four meneħ menhāx -mene-an, -menh-an
five kaħtam kaħtamāx -katam-an
six silix silxāx -silix-an, -silx-an
seven gelix gilxāx -gelix-an, -gelx-an
eight mun munāx -mun-an
nine karun karnāx -karun-an, -karn-an
ten tazem tazmāx -tazem-an, -tazm-an
eleven šiktāz šiktezāx ----
twelve sen senāx ----
thirteen halk halkāx ----
fourteen duggalk duggalxāx ----
fifteen āš āšāx ----
sixteen neš nešāx ----
seventeen manšat manšatāx ----
eighteen zenat zenatāx ----
nineteen zelkark zelkarkāx ----
twenty šentāz šentezāx ----
twenty-one šentāz-u-šum šentāz-u-manāx ----
twenty-two šentāz-u-šan šentāz-u-šanāx ----
twenty-three šentāz-u-duxt šentāz-u-duxtāx ----
thirty šentāz-u-tazem šentāz-u-tazmāx ----
forty saššentāz saššentezāx ----
fifty saššentāz-u-tazem saššentāz-u-tazmāx ----
sixty duššentāz duššentezāx ----
seventy duššentāz-u-tazem duššentezāx-u-tazmāx ----
eighty meneštazem meneštazmāx ----
ninety meneštazem-u-tazem meneštazmāx-u-tazmāx ----
one hundred gādi gādyāx ----
one thousand gaggādi gaggadyāx ----

Verbs

Minhast possesses a complex grammar, demonstrated in particular by the elaborate polysynthetic morphology of its verbal system. The Minhast verb inflects not only for tense and aspect, but can inflect to indicate mood, modality, causation, potentiality, intensity, and other functions. The verb also possesses a well-developed set of pronominal affixes used to cross-reference the core arguments of a clause. These affixes indicate both gender and number of the nouns they cross-reference, an essential function as Minhast nouns themselves do not have any markings to indicate these two classifications.

Additionally, the verb can carry out three other operations, that of noun incorporation, antipassivation, and applicative formation, used by speakers for discourse purposes such as backgrounding previously established information and for changing the argument structure of the phrase for the purposes of focusing on a particular argument, ensuring that priviledged noun phrases retain their core status, or to employ rhetorical devices. This polysynthetic characteristic can lead to very long verbs that can express an entire sentence. To demonstrate, the English phrase, "You did not even try to get them to reconsider the matter with this evidence" requires only three words in Minhast: "Keman yattah, tašnišpipsaryentinasummatittaharu", meaning literally "To them the evidence, not-try-cause-return-look.at-yet-matter-with-it.you-did." The verb "tašnišpipsaryentinasummatittaharu", which is an individual sentence in its own right, can be parsed to its individual morphemes, yielding "ta-šn-šp-b-sar-yenti-nasum-mat-tittah-ar-u" (neg.-conative-causative-resumptive-look.at-yet- matter-instr.applicative-3rd.inanim.sg.patient/2nd.sg.agent-past-transitive).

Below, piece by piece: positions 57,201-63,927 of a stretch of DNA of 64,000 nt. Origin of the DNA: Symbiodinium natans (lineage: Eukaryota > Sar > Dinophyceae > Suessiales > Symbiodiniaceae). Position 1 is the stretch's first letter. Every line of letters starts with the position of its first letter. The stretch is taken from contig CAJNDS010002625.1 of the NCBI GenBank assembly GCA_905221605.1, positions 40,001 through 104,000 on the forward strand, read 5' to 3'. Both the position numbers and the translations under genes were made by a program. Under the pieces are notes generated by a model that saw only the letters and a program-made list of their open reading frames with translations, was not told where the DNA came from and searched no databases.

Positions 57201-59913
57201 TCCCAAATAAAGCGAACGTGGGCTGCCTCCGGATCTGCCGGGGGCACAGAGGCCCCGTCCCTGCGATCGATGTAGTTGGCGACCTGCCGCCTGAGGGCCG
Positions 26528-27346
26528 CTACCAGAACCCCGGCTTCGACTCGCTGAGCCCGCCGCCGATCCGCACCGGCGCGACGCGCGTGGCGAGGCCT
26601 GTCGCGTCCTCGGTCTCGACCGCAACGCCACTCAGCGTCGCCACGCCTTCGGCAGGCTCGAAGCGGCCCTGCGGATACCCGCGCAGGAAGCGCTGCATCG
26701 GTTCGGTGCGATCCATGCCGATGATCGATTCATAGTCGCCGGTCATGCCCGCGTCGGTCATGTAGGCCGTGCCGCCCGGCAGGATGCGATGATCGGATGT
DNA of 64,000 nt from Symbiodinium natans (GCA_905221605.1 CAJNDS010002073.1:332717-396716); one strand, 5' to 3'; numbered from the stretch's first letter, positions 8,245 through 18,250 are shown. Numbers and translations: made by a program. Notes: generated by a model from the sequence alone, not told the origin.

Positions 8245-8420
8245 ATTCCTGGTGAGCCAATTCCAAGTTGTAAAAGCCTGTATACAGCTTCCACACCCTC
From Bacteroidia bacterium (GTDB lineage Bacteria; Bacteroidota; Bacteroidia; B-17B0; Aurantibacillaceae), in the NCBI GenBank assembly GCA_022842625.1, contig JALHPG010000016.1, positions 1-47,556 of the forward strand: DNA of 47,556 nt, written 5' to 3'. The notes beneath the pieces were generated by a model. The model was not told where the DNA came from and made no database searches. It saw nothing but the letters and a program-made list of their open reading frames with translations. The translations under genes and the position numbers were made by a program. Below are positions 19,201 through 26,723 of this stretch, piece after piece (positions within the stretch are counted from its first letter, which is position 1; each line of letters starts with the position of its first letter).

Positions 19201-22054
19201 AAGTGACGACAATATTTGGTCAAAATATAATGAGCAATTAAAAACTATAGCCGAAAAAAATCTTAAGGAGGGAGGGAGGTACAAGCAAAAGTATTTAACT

Transitivity is determined by the number of core arguments, that is Agent or Patient/Goal. Minhast verbs do not necessarily map to traditional (i.e. Indo-European) notions of transitivity. As an example, the English sentence, "He jumped on the table" is grammatically intransitive. Available to the Minhast verb are both intransitive and transitive mappings: "Zekyaškī nirriekaran" , which is grammatically intransitive, with zekyaš=kī an oblique argument. The same meaning can be expressed transitively when the verb's valence is altered when the locative applicative affix (i)-n(i)- is applied: Zekyaš in-nirrieku.

Types

1) Adjectival 2) State 3) Impersonal 4) Phenomonological 5) Event

Verb Template

1) Negators, Precatives 2) Theme 1 Affixes 3) Applicatives 4) Theme 2 Affixes 5) Verb Stem: Verb-like Derivational Affixes, Root, Noun-like Derivational Affixes, Incorporated Noun 6) Social-Distributional Affixes 7) Pronominal Cross-Reference Affixes 8) Tense-Aspect Markers 9) Post-TA Markers (includes transitivizer, detransitivizer, and nominalizer affixes) 10) Terminals (clause operator affixes, irrealis markers)

Theme 1 Affixes

Theme Affix Meaning Additional Notes
Expective -naš- supposed to, expected to
Desiderative -šak- to desire, wish Other affixes that may occur in this slot are "-xp-" (to enjoy), "-nisp-" (to hate), -"ruxt-" (to like), etc.
Conative -šn- try
Abilitative -mar- can, to be able to
Approximative -ntar- almost Denotes an action that was or is nearly to be carried out.
Potentive -nitt(a)- might, possibly
Causative -šp- to cause, bring about When used with the Privative, become the Negative Causative
Resumptive -b- again
Intensive -nt(a)- very, extremely
Privative -mašn- to undo Reverses a state or action. When used with the Causative, it means "to cause to not be/do something"
Necessitive -(y)yat- to be necessary
Continuative -xt- to continue
Cessative -kš- to cease Indicates the cessation of an action or state
Iterative -xr- to do several times